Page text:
Ch10-120305 - CHEM 350: Introduction to Biological...

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Unformatted text preview: CHEM 350: Introduction to Biological Chemistry Brian Lee, Ph.D. Office: Neckers 146G or 324 Phone: 453-7186 Ho urs: 9:30am to 10:30am or by appointment Website: https:/ / Textbook (required, U.S. edition only) Fundamentals of Biochemistry, 3rd Ed., Voet, Voet & Pratt. Study Guide (recommended) Student Companion to Fundamentals of Biochemistry, 3rd Ed. Help Desk Tuesday 6:30 to 7:30 pm in Neckers 218 Thursday 5:00 to 6:00 pm in Neckers 410 Announcements Undergraduate Research Opportunities Research for credit (such as CHEM 396 or CHEM 496) Student worker ($8.00 per hour) ( Undergraduate Assistantships ( McNair Scholars Program ( REACH Awards Competition ( Summer Research Experiences for Undergraduates (REU) Deadline for SIUC REU Program is March 7th For other REU programs, search the National Science Foundation site: Students must contact the individual sites for information and application materials. NSF does not have application materials and does not select student participants. A contact person and contact information is listed for each site. Assignments Read Chapter 11 Enzymatic Catalysis Chapter 11 Problems Student Companion site for Voet, Voet & Pratt Third Midterm Exam, Wednesday March 28th Chapters 10-13 Help Desk Tuesday 6:30 to 7:30 pm in Neckers 218 Thursday 5:00 to 6:00 pm in Neckers 410 1. 2. 3. 6. Membrane Transport 5. Ion Channels 4. Passive mediated transport (facilitated diffusion) Ion selective channels – often coupled to other transporters Extremely efficient - diffusion limited rate of transport. Selective filter mechanism distinguishes ions for transport. KcsA structure from Roderick MacKinnon K+ Channel-high selectivity for K+ homotetramer w ith 45 Å channel selectivity filter (3 Å) 10 Å cavity hydrated cyto plasmic anionic tunnel Selection filter has the signature sequence TVGYG which strips away water molecules and binds to K+ ions with carbonyl oxygens. Only K+ can coordinate all 4 carbonyl oxygens. Na+ would only bind 2. Lower affinity for Na+ gives 10,000 fold selectivity. K+ Channel (KcsA) high selectivity for K+ Due to electrostatic repulsion only positions 1,3 and 2,4 are occupied at a given time 1 2 3 4 Selectivity Filter only showing backbone carbonyls of two subunits Na+ Channel: Voltage-gated ion channel, sense a reduction in the transmembrane electrical potential and respond by opening. Highly selective for Na+ through charge interactions and size discrimination. Na+ Channel: Activation gate is linked to the voltage sensor that contains basic residues within the membrane that sense the membrane potential. (fishing float) Na+ Channel: Inactivation gate closes soon after the activation gate opens. The longer the tether the longer the open period. The Kv channel is a voltage sensing K+ channel that uses a similar mechanism to sense the change in membrane potential through helix S4. The bridging S4-S5 helix acts as a lever to open the channel Ligand-gated ion channel: Nicotinic Acetylcholine Receptor in addition to acetylcholine able to bind nicotine Nicotinic Acetylcholine Receptor: Binding of acetylcholine causes a conformational change, the channel opens and allows passage of Na+, Ca2+ and K+. The plasma membrane gets depolarized triggering a muscle contraction or propagation of the nerve impulse. non-polar channel polar channel Ligand-gated ion channel: Nicotinic acetylcholine receptor Allosteric protein, positively cooperative (binding to the 1st site increases affinity of the second site). nAChR is a heterohexamer. The subunit composition varies: - - - - in electric ray. ACh binding sites are between subunits: - and - Membrane Potential is maintained by ion pumps such as Na+K+ ATPase Changes in membrane potential can act as a signal or trigger for activation of other ion channels such as voltage gated Na+ channel Role of voltage-gated and ligand-gated ion channels in neural transmission 1) action potential - local depolarization of the membrane potential activates Na+ channel 2) voltage gated Ca2+ o pen to allow entry of Ca2+, a second messenger 3) Ca2+ triggers exocytotic release of acetylcholine 4) acetylcholine activates post-synaptic receptor 5) influx of ions creates an action potential in the post-synaptic nerve cell Na+ channel propagates the action potential by depolarizing membrane. K+ channel returns membrane potential to resting state. Figure 10-6b Figure 10-6a 1. 2. 6. Ionophore 3. Transport 5. 4. Figure 10-1 Ionophores: molecules that increase the permeability of membranes to ions (carrier ionophores and channel-forming ionophores) Valinomycin: Antibiotic, carries K+ across membranes down its concentration gradient Carrier ionophores bind ions and diffuse through the membrane to release them on the other side Valinomycin is a cyclical peptide with 3 repeats of 4 residues. The Valine carbonyl oxygens ligand to K+ with an octahedral geometry. Size discrimination between K+ and Na+ is 10,000 fold. Aquaporin, AQP-1 tetramer: movement of water molecules across membranes. Note: the water channel is in each subunit. NPA-water specificity. Pore allows passage of H2O but not H3O+ (change membrane electrochemical potentials). Arg and His repel H3O+. Cavity restricts H2O passage limiting proton hopping. Conserved Asn residues provide hydrogen bonds that reorient water molecule and break bonds to other water molecules. ...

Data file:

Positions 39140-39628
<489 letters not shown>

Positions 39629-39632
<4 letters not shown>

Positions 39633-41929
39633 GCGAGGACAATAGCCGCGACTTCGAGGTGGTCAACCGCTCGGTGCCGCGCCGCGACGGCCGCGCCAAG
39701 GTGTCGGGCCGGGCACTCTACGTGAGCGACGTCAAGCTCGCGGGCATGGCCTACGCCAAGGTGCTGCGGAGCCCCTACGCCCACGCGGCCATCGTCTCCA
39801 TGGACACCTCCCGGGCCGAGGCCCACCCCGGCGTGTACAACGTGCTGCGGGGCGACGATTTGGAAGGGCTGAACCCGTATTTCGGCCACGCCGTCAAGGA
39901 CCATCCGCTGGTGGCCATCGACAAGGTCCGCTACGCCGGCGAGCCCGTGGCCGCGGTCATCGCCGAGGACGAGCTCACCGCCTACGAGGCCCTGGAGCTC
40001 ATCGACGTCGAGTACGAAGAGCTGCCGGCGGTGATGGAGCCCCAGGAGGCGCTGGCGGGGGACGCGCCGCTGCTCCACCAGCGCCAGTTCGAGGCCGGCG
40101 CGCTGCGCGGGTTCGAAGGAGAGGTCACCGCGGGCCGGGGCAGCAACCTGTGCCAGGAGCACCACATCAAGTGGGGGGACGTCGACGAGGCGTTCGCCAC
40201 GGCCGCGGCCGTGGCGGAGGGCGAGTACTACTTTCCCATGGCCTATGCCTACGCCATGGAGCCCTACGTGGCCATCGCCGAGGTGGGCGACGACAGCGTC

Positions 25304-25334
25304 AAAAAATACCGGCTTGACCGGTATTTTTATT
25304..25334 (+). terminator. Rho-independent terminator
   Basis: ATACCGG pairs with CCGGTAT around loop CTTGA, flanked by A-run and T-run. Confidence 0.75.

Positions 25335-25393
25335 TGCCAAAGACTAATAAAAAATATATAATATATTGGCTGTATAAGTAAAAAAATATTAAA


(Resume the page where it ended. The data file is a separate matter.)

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This note was uploaded on 03/26/2012 for the course CHEM 350 taught by Professor Lee during the Spring '08 term at SIU Carbondale.

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